American Idol 10 gets Jimmy Iovine as a mentor, while Nigel Lythgoe officially returns

So You Think You Can Dance executive producer and judge Nigel Lythgoe is returning to produce American Idol after a two-season absence, and as part of this “spring cleaning”–he said it doesn’t need “a huge facelift”–he wants another former cast member to return: Paula Abdul.

That, however, is unlikely thanks to her six new jobs at CBS. “I still love Paula. She’s signed to CBS, probably exclusively, but I’d recommend we have her in a heartbeat,” he told Variety. While Nigel won’t judge himself (“we have to move on. They would want me to play that part.”), he does like both Steven Tyler and Jennifer Lopez as judges.

While he wants to decrease the focus on backstories, he also said he wants the contestants to be the focus: “My concerns were over the last couple of years, we’ve lost sight of the fact that the most important people on the show are the young artists. It revolved around Kara coming in to make four judges, which often left no time for them to talk. Then it was about Paula leaving, and then about Ellen joining.”

Nigel told USA TODAY, “I’m back because it was tough being away. And it was tough to watch things going down. I was never happy with the four judges, and I was watching the chemistry sort of be lost.” The show’s co-creator, Simon Fuller, told THR that “Nigel helped to define the show I created almost 10 years ago, mentoring our judging panel and nurturing our talent. His unbridled passion has been missed… I felt it was an important time to collaborate with Nigel once again to help redefine ‘American Idol.'”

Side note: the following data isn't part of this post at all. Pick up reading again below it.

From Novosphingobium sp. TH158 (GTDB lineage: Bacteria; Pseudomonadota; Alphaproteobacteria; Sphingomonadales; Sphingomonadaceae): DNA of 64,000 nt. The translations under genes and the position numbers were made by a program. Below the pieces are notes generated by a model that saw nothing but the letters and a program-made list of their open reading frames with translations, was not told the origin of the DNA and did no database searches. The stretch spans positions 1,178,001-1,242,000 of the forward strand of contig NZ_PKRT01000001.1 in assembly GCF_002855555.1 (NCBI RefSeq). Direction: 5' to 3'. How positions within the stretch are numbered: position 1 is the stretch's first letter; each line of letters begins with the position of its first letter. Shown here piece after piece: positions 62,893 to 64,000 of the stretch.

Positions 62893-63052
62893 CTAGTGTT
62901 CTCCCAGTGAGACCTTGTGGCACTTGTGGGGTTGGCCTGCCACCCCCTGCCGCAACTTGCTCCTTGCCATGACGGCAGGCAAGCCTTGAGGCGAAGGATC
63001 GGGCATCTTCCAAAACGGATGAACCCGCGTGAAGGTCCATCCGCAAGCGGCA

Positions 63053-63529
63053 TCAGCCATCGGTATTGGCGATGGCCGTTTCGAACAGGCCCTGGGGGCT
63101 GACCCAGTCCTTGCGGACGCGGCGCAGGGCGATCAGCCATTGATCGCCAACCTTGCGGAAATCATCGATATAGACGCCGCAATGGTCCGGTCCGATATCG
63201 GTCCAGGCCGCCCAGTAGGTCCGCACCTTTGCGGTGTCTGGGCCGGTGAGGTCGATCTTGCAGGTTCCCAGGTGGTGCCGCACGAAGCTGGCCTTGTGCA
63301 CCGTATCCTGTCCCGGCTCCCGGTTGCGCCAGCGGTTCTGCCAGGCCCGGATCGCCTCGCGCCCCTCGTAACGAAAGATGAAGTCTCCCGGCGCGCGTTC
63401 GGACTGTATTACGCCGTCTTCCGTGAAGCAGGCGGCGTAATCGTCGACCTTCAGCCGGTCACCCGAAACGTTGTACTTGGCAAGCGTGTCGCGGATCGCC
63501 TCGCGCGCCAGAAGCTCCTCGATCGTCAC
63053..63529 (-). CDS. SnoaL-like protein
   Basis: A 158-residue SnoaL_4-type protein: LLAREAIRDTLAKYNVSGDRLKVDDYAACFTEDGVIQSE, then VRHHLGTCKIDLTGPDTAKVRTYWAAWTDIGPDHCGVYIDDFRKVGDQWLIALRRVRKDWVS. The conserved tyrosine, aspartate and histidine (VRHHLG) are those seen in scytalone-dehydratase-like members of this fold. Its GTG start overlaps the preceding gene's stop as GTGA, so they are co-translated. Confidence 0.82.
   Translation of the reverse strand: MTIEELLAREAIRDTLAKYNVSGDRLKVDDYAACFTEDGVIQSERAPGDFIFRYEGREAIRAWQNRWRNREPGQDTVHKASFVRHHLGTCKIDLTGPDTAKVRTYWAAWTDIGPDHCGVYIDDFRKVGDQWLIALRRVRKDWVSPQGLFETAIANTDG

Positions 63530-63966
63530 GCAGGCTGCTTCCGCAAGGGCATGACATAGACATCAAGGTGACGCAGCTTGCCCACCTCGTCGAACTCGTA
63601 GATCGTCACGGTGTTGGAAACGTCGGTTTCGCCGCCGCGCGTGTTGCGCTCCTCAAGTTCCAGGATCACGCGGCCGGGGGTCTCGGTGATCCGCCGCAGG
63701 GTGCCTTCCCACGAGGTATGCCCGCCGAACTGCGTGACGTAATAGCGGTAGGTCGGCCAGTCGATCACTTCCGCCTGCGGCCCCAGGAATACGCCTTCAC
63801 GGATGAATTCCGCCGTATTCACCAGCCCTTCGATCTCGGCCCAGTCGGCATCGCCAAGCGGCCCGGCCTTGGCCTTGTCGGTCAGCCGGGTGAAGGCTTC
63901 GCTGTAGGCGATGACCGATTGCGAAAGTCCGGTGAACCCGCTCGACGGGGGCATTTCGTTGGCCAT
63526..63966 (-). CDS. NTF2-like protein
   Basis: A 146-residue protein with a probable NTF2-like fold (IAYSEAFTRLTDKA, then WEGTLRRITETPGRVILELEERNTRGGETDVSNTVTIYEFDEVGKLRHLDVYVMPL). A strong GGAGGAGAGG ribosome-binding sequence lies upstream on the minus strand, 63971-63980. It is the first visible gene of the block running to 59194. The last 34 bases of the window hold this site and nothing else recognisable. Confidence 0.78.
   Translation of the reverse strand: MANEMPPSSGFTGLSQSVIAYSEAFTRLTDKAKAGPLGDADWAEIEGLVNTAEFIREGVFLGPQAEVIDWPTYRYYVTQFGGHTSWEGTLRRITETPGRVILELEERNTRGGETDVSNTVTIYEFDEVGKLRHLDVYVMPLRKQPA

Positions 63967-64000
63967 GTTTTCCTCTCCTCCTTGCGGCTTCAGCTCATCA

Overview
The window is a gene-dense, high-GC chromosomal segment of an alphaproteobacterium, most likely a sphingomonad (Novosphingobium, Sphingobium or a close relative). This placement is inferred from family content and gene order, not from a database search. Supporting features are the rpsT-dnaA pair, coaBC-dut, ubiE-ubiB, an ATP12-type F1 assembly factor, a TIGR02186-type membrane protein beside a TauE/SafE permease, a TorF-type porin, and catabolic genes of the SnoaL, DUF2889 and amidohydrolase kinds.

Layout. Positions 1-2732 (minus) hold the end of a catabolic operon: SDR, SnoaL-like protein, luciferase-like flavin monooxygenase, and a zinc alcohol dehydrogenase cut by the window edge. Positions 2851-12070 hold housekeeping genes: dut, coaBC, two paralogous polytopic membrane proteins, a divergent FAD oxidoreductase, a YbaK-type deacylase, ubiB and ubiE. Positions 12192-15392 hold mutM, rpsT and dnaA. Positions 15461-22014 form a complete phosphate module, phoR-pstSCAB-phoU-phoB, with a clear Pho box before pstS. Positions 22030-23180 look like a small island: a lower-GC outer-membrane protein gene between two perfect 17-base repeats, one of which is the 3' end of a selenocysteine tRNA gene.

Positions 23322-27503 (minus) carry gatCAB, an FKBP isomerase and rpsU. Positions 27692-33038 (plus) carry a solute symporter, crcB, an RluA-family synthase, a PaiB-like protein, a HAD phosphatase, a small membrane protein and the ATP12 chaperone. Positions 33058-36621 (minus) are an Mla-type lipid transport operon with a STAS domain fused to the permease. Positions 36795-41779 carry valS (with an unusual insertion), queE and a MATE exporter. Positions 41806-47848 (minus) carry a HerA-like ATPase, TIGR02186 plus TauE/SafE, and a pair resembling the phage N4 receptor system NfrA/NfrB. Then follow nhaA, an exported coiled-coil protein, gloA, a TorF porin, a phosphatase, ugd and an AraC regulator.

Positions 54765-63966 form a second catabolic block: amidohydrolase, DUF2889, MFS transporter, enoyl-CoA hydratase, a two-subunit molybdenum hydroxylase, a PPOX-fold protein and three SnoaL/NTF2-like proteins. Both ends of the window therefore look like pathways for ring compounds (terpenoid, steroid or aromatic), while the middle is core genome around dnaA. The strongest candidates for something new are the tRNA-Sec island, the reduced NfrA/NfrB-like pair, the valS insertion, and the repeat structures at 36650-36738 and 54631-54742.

Meanwhile, the Los Angeles Times reported that “[l]egendary record producer Jimmy Iovine is also expected to have a significant role on the show as well,” and that “he will be a mentor of sorts.” That follows American Idol‘s switch from Sony Music to Universal Music for its record deals.

Inside Nigel Lythgoe’s plans for ‘Idol’ [Variety]
Song-and-dance man Nigel Lythgoe returning to ‘Idol’ [USA TODAY]
Music producer Jimmy Iovine to be part of “American Idol” next season [Los Angeles Times]

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about the writer

Andy Dehnart is a journalist who has covered reality television for more than 15 years and created reality blurred in 2000. A member of the Television Critics Association, his writing and criticism about television, culture, and media has appeared on NPR and in Playboy, Buzzfeed, and many other publications. Andy, 36, also directs the journalism program at Stetson University in Florida, where he teaches creative nonfiction and journalism. He has an M.F.A. in nonfiction writing and literature from Bennington College. More about reality blurred and Andy.